Source: Teacher College Record, Volume 115, No. 5, 2013.
(Reviewed by the Portal Team)
This article compares three major movements demanding accountability in American education:
The efficiency reforms of the Progressive Era;
The movement toward accountability in the late 1960s and early 1970s; and
The modern standards and accountability movement, culminating in No Child Left Behind.
This article considers the three movements as cases of school “rationalization” in the Weberian sense in that each sought to reduce variation and discretion across schools in favor of increasingly formal systems of standardized top-down control.
Three Eras of Rationalizing Schooling
In the Progressive Era, a group of reformers comprised mostly of businessmen, city elites, and university professors empowered the superintendent as the “CEO” of the school system.
They directed him to use the latest scientific methods and modern management techniques to measure outcomes and ensure efficient use of resources.
The newly emerging science of testing was used widely to ensure that teachers and schools were up to standard and to sort students into appropriate tracks.
In the late 1960s and early 1970s, a second accountability movement took hold of American schooling, this time at the state level.
It sought both to improve the quality of schooling for all and to spend public dollars efficiently.
The reformers from the 1980s to the present created a much more robust system of state-level accountability, which in turn provided the foundation for federal reform through No Child Left Behind.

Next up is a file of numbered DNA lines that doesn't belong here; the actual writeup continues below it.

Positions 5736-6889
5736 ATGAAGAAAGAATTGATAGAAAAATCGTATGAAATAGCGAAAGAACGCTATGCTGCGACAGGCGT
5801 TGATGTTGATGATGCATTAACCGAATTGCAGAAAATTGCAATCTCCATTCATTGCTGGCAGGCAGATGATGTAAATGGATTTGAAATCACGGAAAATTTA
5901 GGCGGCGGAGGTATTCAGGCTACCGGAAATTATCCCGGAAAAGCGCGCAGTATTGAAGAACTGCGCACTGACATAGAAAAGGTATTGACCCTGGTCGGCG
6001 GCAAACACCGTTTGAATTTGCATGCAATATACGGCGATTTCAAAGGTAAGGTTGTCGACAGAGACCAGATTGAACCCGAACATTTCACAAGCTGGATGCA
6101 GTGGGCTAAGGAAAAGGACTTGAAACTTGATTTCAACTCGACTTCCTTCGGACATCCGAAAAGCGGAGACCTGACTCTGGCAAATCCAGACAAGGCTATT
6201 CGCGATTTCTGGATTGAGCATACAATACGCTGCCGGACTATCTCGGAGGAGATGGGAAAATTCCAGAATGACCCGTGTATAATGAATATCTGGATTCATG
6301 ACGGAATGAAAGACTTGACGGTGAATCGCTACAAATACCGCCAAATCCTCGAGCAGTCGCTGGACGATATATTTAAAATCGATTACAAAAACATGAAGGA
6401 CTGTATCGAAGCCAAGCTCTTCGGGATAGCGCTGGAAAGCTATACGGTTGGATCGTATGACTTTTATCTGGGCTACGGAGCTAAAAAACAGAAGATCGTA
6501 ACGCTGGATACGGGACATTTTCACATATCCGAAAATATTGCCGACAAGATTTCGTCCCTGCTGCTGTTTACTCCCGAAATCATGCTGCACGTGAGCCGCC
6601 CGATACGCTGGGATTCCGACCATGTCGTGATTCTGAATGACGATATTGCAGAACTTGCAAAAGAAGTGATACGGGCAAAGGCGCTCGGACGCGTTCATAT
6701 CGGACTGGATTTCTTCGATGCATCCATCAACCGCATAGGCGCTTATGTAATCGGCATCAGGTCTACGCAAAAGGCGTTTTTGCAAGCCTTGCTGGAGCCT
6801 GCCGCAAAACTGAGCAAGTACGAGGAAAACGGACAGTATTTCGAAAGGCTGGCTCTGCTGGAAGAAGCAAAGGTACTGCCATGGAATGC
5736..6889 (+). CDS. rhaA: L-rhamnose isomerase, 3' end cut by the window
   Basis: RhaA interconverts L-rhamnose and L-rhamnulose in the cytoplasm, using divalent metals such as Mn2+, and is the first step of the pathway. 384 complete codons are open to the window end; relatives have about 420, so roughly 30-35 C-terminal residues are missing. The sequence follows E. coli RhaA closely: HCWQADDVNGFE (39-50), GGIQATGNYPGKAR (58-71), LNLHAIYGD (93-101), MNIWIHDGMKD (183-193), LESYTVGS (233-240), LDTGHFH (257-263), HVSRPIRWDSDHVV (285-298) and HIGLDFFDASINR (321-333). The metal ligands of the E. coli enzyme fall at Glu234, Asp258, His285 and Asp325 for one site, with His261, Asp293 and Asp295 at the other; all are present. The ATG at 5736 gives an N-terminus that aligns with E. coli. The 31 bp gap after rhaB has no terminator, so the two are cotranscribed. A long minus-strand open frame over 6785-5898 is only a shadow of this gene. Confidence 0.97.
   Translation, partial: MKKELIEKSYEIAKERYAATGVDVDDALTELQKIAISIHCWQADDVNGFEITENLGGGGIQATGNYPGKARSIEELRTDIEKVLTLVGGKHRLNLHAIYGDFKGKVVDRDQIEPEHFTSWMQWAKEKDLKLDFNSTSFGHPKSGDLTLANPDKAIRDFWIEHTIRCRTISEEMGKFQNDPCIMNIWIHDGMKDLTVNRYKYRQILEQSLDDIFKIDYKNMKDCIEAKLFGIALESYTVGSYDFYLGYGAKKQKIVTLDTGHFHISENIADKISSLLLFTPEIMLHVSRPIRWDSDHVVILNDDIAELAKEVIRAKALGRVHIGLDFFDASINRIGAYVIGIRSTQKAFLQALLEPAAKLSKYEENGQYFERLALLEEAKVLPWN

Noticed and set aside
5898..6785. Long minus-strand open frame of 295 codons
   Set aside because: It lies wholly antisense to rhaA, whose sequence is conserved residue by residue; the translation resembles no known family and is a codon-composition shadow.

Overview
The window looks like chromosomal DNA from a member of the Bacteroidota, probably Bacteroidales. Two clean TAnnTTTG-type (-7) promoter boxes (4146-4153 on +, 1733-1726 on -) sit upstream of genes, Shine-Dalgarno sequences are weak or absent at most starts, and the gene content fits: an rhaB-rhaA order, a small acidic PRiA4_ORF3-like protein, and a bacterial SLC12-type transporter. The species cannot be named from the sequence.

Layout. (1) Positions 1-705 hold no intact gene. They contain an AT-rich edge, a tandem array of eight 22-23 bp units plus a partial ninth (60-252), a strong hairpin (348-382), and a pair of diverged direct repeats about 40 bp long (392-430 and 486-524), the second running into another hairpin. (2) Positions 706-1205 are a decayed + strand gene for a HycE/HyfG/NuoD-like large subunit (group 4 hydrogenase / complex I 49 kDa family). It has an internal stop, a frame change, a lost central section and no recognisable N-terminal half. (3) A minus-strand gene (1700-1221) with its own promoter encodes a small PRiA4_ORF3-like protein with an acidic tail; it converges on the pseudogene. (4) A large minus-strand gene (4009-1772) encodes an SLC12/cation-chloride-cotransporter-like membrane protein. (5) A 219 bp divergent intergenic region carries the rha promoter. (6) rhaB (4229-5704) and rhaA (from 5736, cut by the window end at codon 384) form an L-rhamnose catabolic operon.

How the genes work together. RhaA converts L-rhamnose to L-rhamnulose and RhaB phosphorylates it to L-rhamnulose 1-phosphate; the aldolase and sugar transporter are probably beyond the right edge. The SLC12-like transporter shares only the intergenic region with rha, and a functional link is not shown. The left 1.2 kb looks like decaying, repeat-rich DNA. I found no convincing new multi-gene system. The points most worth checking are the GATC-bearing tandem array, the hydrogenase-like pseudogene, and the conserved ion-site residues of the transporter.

The most recent standards and accountability movement is actually the third movement of its type in the 20th century.
These three movements (1900–1920; 1963–1974; and 1983–present) share certain features of organizational rationalization.
1. schools are declared to be in crisis by an authoritative source;
2. a high status epistemic community offers a solution premised on what it claims are scientifically validated premises of management practice;
3. a wide variety of actors external to the schools supports such a logic as a way to control schools and create greater standardization from the outside;
4. objections from teachers, who resent accountability and see aspects of their professional autonomy being compromised, do not prevail because of the low status and weak institutionalization of a feminized profession.
The author concludes that teaching needs to strengthen its professional core if it does not want to be repeatedly vulnerable both to external movements for accountability and the infusion of external technocratic logics.
The author claims that educators should develop the characteristics associated with more developed professions, such as a robust knowledge base, a method of selecting, training, and licensing that produces skilled practitioners, and ongoing standards for monitoring practice.
Professionalizing teaching could also change the relationship between schools and policymakers.
Policymakers and schools would work collaboratively to enable teachers rather than developing policies that provoke active resistance from the very people who are expected to implement them.
Emerging international evidence suggests that a more professional approach would increase teacher autonomy and also improve student outcomes.